Confectionery Trade Cards and Visual Culture of Russia at the Turn of XIX-XX Centuries.

Tuesday, 12 July 2016
Location: Hörsaal 13 (Juridicum)
Distributed Paper
Natalia MIKHAYLOVA, European University at Saint Petersburg, Russia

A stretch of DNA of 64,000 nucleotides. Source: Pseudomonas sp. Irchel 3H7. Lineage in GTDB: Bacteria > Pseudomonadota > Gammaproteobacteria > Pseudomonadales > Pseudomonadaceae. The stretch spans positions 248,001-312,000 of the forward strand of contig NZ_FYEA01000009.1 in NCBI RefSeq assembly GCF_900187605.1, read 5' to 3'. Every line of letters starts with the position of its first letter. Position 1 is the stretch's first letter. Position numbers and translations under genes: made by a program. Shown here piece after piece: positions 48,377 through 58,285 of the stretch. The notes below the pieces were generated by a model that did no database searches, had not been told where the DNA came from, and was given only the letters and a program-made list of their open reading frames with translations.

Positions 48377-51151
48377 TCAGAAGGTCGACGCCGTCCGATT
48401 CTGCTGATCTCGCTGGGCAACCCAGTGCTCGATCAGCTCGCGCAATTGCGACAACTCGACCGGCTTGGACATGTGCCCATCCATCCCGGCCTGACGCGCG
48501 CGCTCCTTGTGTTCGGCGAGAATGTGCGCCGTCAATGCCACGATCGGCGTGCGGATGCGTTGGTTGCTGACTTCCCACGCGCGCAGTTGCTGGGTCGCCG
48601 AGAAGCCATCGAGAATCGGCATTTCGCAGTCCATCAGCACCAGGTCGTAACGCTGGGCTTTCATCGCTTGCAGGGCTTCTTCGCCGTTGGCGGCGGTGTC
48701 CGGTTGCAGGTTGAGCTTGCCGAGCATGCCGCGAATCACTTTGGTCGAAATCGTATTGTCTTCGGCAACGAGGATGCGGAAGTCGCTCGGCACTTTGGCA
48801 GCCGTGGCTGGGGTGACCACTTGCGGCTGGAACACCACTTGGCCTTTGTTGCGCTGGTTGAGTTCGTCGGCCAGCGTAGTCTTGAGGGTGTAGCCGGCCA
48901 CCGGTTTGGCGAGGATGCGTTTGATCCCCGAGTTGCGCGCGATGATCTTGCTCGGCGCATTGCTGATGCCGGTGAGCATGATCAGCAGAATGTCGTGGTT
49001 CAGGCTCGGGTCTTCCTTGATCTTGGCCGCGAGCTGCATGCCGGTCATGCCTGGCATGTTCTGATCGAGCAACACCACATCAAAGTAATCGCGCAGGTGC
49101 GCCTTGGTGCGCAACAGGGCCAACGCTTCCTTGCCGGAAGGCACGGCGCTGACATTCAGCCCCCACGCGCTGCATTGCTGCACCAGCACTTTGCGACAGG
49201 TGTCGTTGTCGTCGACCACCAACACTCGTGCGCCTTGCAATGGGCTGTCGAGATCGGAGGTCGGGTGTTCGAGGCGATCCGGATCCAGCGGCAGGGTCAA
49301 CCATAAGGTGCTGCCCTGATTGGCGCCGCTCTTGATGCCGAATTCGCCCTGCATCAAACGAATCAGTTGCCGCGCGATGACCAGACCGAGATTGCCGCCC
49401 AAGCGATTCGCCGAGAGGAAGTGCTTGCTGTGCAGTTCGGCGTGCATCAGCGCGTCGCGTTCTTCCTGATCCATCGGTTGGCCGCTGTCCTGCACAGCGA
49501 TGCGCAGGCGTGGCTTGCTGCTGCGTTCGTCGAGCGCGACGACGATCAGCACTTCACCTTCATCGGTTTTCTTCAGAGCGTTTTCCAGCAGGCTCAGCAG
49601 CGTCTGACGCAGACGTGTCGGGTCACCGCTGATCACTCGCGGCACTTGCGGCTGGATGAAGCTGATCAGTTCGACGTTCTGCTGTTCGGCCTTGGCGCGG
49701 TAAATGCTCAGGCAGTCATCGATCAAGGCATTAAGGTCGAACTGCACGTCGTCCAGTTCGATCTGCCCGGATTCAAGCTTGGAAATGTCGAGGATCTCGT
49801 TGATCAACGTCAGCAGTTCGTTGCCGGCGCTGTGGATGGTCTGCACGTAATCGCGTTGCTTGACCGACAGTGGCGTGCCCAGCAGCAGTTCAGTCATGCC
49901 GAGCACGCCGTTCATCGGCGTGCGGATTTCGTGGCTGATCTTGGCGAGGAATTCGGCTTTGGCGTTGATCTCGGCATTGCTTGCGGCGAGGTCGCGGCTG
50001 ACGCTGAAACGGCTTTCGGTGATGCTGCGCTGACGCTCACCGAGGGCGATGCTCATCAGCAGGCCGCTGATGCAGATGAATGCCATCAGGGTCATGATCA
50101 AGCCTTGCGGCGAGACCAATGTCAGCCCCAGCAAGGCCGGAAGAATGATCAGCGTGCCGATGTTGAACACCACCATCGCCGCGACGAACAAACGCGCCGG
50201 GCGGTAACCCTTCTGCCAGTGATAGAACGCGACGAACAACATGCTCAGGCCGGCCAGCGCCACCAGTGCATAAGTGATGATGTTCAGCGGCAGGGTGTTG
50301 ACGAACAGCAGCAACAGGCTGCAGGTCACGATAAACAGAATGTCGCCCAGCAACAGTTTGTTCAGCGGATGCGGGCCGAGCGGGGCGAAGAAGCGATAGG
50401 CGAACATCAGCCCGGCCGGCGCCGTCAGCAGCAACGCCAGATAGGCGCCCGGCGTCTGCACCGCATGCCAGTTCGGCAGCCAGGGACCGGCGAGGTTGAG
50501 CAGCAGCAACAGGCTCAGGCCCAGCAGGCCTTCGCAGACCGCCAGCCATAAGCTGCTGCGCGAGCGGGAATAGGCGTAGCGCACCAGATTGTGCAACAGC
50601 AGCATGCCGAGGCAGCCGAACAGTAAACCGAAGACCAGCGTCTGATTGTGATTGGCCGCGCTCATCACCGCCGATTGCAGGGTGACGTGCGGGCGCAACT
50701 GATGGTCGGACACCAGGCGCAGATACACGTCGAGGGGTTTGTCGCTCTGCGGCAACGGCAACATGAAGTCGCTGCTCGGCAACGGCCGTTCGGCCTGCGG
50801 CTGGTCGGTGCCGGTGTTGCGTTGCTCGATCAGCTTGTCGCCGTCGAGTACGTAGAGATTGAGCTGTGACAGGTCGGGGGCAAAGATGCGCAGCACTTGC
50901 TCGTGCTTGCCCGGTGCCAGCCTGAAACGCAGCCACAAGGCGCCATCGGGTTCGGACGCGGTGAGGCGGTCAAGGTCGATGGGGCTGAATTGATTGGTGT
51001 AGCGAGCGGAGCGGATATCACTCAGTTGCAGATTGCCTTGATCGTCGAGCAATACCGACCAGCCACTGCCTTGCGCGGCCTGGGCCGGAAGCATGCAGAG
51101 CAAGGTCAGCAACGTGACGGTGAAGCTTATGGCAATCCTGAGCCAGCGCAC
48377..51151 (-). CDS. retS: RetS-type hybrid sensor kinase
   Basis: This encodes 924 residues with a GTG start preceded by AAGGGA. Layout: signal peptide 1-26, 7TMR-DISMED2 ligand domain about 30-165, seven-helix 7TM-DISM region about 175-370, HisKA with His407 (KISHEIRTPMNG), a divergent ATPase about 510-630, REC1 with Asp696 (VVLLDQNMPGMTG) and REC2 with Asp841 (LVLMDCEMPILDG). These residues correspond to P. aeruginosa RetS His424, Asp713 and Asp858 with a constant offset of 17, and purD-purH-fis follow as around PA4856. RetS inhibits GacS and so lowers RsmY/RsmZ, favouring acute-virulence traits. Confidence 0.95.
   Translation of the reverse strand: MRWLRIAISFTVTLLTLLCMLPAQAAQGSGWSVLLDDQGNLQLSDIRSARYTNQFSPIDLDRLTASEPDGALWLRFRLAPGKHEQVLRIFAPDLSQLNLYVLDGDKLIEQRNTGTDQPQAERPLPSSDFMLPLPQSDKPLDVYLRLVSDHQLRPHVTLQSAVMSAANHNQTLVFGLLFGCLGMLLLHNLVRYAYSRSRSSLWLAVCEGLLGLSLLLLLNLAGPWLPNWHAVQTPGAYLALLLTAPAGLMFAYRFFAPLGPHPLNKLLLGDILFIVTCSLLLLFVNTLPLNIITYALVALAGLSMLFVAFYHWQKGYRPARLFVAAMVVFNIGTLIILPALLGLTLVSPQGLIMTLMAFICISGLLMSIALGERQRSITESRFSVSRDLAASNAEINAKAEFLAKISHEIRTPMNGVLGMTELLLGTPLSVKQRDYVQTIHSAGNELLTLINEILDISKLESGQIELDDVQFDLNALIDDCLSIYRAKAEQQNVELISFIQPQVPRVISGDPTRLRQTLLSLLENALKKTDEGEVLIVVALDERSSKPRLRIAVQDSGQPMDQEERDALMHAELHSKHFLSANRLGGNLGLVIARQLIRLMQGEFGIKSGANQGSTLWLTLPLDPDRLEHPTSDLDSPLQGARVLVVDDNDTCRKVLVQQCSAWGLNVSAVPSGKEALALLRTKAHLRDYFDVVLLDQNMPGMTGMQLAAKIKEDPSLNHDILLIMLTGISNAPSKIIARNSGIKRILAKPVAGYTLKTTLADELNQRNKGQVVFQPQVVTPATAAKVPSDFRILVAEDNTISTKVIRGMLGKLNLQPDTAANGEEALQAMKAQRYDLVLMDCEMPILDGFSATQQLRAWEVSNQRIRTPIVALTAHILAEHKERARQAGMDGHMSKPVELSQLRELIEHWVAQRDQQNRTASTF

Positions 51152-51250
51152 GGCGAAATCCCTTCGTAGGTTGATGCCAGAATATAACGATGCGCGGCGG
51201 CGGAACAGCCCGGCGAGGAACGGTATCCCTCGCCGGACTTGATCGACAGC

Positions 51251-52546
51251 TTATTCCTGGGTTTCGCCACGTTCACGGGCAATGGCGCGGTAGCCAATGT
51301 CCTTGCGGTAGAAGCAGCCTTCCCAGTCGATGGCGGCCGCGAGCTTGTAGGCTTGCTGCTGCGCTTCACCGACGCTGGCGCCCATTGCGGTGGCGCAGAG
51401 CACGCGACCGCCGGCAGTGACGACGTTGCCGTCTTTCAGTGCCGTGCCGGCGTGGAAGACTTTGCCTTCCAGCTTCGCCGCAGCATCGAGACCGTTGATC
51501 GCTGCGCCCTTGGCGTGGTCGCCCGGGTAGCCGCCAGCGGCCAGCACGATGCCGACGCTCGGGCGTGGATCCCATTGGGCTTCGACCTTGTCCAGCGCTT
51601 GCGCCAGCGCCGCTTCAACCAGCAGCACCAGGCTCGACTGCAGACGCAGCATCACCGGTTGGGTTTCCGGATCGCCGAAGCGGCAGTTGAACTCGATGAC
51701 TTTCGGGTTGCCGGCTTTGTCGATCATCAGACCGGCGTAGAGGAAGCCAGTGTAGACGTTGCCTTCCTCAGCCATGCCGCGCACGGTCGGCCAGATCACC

Confectionery Trade Card is an important part of visual culture and everyday life of Russia at the turn of XIX-XX centuries. It was a kind of advertising strategy. An illustrated card was inserted into the box of chocolate. A person who collected a series of 12 cards (i.e. who bought 12 boxes of chocolate) got a prize from the factory. The picture on the card was connected with geography, ethnography, history and etc. The image tended to be narrative. There was also a text describing the image on the flip side of the card. It seemed to us possible to compare confectionery trade cards with a visual encyclopedia. The cards conveyed scientific knowledge to those who were not able to read. A census indicated that only about 20 percent of the population could be considered literate people. In fact, the number was larger. Nevertheless the visual presentation of scientific knowledge was very significant. The confectionery trade cards were part of this knowledge popularization strategy. The analysis of series of confectionery cards allows answering some important questions. Which scientific fields were reflected in that visual encyclopedia? Whose scientific point of view did they represent? Which stereotypes in scientific knowledge perception did they shape? This report is a case study. It deals with the analysis of certain series of confectionery trade cards. The conclusion allows determining the place of confectionery trade cards in the visual culture of Russia at the turn of XIX-XX centuries. The comparison with other examples of printed production of that time enables to distinguish certain features of the visual way of scientific knowledge popularization.